Blinman, South Australia: Travel guide and things to do

Located 485 km north of Adelaide via Wilpena Pound, Blinman is a tiny, isolated settlement on the edge of the South Australian desert.

Copper was discovered at Blinman by a shepherd, Robert Blinman (who, unsurprisingly, gave his name to the township which grew up around the mine) in 1859. Blinman, who had a wooden leg, was known as 'Peg Leg'. It seems that the discovery occurred on land owned by a Dr Hayward. Dr Hayward's brother, Paul Hayward, was given some wethers (sheep) to graze on the land. Bored with the work he used to sit on a rock and make sure the sheep didn't wander too far. Eventually Paul Hayward handed the job (and his favourite rock) over to 'Peg Leg' Blinman who one day broke a chunk off the rock and found that it was good quality copper. Two butchers in Adelaide, Henry and Thomas Martin, contacted Blinman and by 1861 they had a mineral lease on the land. Copper mining occurred in the area from around 1862 through to 1918 when the ore ran out. In total around 10,000 tonnes of copper were removed from the area with most of it being mined in the years between 1903-1918 when the town's population peaked at around 2,000 people. The Yudnamutana mine was hugely profitable and eventually was sold to London interests for the staggering sum of £135,000. Others also made money but when the mine closed in 1918 it had been an economic failure for the investors. One of the greatest problems, which still exists today, had been transporting the copper economically from the mine to the nearest ports.

Today the settlement verges on being a ghost town. There is little more than a pub and a few houses with the main interest lying in the remnants of the old mines which exist in all their rusted glory.

Things to see

Blinman Mines
To the west of Blinman (about 1 km) is the sign out to Blinman Mines. On the hill above the town there are old smelters and bits and pieces which are remnants of the late 19th century when the town was alive with miners. To get to the top of the Blinman Mine area it is possible to drive in a 4WD or walk. It is not advisable to take conventional vehicles up the very rocky road.

Historic Buildings
Blinman is a very tiny little settlement with a hotel, a post office, a general store and very little else. That's literally about it. The Police Station dates from 1874 and the North Blinman Hotel has parts which date from the 1860s although there is a decidedly modern, glassed-in swimming pool next to the hotel which, given the size of the town, seems an extravagance out of all proportion to the rest of the town.

Blinman Cemetery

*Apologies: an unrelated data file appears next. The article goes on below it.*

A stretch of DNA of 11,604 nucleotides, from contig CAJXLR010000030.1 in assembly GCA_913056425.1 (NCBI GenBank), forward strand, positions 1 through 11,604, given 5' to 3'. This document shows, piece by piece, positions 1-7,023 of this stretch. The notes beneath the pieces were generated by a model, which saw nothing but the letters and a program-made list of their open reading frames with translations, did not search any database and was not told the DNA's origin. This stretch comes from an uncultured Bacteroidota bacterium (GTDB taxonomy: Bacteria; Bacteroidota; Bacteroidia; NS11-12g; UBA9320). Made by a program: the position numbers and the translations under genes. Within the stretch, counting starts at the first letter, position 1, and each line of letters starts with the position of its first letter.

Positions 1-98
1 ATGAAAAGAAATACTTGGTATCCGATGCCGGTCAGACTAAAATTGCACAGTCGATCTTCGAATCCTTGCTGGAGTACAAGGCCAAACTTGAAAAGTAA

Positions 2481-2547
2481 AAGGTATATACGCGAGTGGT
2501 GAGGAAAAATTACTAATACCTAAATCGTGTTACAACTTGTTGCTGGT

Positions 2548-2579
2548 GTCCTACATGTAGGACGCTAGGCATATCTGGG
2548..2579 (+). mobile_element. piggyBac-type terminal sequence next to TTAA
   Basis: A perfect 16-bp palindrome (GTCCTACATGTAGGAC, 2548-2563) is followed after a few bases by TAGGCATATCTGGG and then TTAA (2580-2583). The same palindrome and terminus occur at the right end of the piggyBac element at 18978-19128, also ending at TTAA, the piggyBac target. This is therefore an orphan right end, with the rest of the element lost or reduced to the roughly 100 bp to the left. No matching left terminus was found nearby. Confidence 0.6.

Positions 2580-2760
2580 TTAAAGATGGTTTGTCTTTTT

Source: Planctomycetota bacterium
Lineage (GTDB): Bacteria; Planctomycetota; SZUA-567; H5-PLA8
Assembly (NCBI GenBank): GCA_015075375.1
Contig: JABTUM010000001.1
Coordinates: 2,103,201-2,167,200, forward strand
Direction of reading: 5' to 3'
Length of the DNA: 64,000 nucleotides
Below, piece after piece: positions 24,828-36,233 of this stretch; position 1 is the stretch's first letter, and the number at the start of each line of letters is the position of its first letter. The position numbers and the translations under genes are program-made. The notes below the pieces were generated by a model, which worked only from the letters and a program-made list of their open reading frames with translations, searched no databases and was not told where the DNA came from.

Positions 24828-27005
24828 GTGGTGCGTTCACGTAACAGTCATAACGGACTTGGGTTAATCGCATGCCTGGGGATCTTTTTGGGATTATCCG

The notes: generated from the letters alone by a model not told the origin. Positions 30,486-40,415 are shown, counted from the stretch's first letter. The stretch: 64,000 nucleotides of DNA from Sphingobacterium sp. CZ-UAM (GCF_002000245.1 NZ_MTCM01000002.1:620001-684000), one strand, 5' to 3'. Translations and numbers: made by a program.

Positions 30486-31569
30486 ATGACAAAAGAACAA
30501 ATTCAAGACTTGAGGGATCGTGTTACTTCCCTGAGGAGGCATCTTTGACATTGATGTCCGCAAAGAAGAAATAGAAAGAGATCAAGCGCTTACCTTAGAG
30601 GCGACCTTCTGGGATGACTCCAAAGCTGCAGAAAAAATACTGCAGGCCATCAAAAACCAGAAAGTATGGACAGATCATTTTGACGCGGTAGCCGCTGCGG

One of the town's main attractions is the Blinman Cemetery which lies at the southern end of the town. It is old and dilapidated but it tells a remarkable story of survival in this harsh land. Here are graves of women who died in childbirth, of men killed working with explosives near the mine, of little-known explorers like William Kekwick (1872 ) who was the second-in-charge to John McDouall Stuart when he crossed Central Australia.

Miner's Cottage
This miner's cottage, made from weatherboards and a limestone fireplace, dates from 1862. It is an old wattle and daub cottage at the Arkaroola end of Blinman's main street. It will seem to visitors that the most important building in town is the Captains Cottage but this old, unused mud and daub cottage is as old as the town.

In the Area
Great Wall of China
These unusual formations (basically lines of rocks topped with ironstone which rise up from the surrounding countryside and look a little like the Great Wall of China) appear in a number of desert areas of Australia. This interesting example can be found 10 km south of Blinman on the road to Wilpena.

Chambers Gorge
Definitely worth the effort. This is a delightful waterhole in the middle of the desert ranges between Blinman and Arkaroola. Located about 80 km from Blinman (you leave the main Blinman-Arkaroola Road about 64 km from Blinman) it is exceptionally beautiful and peaceful. A good place for camping with some excellent Aboriginal rock art. The art exists in one of the gorges off to one side from the main gorge and can be accessed by driving about 8 km up the gorge. At that point you will notice a small gorge to your left. The rock art is up that gorge. It is rock carving rather than painting.

Advertisement

Scenic Route
The road between Blinman and Parachilna is particularly beautiful cutting through dramatic desert gorges which are characterised by the harsh, spectacular colours of this part of the outback.

Tourist Information

Flinders Ranges & Outback InformationBlinman SA
Telephone: 1800 633 060
Facsimile: (08) 8223 3995

Comments